Forget all the bling bling of this world. The newest luxury item – and a valuable one – is going to be privacy. Just ask Jeff Bezos.
With face recognition being unleashed in the public space and all the continued discussion around tracking of people and our data, there is going to be huge potential in a new market that helps give consumers – well off consumers – control of their own privacy back.
When that happens it will likely be one of the most defining moments for truly separating people in the ‘have’ and ‘have not’ buckets in societies rampant on tracking.
Considering all the progress electricity, the combustion engine and other major breakthroughs generated inside 50 years of inception, digital still has very little impactful progress to show for it. At least that’s the argument, Greg Satell makes.
To some extend he is absolutely right. Even though some real breakthroughs have happened and made a lot of things easier – shopping, booking travel etc. – if you think about the money spent, the money wasted, real challenges uncovered and real challenges created by digital, you could argue that he has a point.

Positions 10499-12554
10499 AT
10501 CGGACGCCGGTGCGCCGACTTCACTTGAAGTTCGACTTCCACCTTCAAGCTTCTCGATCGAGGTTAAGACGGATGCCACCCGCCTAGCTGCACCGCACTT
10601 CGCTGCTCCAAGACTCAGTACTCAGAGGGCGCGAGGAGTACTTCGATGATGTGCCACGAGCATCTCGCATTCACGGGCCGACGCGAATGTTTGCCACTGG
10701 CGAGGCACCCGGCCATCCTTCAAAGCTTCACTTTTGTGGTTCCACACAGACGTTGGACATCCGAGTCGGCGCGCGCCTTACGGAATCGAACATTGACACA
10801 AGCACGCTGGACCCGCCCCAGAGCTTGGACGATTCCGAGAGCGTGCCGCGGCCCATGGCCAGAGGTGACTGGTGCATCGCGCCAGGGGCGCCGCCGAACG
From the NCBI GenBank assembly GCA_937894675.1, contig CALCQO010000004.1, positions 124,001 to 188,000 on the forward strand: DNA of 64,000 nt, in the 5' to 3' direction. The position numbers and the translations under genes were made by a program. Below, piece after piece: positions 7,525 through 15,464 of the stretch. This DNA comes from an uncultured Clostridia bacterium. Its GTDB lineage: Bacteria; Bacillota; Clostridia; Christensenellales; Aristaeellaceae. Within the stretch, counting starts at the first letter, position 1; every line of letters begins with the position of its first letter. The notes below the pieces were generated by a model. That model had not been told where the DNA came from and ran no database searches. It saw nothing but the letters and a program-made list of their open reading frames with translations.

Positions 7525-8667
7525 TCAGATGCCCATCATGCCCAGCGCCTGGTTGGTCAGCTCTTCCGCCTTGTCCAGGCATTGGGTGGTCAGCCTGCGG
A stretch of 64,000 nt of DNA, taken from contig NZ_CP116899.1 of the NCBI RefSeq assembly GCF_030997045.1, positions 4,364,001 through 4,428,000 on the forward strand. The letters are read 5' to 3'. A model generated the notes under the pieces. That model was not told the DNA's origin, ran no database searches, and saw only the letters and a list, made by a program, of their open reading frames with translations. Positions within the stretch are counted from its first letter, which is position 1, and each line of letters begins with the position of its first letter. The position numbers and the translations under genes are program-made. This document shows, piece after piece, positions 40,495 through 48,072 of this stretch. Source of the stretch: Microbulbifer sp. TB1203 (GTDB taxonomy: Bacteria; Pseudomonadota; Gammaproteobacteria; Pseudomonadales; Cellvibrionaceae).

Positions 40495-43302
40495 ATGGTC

But it doesn’t have to be that way. It is still possible to put real challenges – global challenges – at the centre of digital innovation and have those as our guiding posts. It is just a matter of our will. Human will. Not digital as such. Digital is just an enabler. And a potent one at that.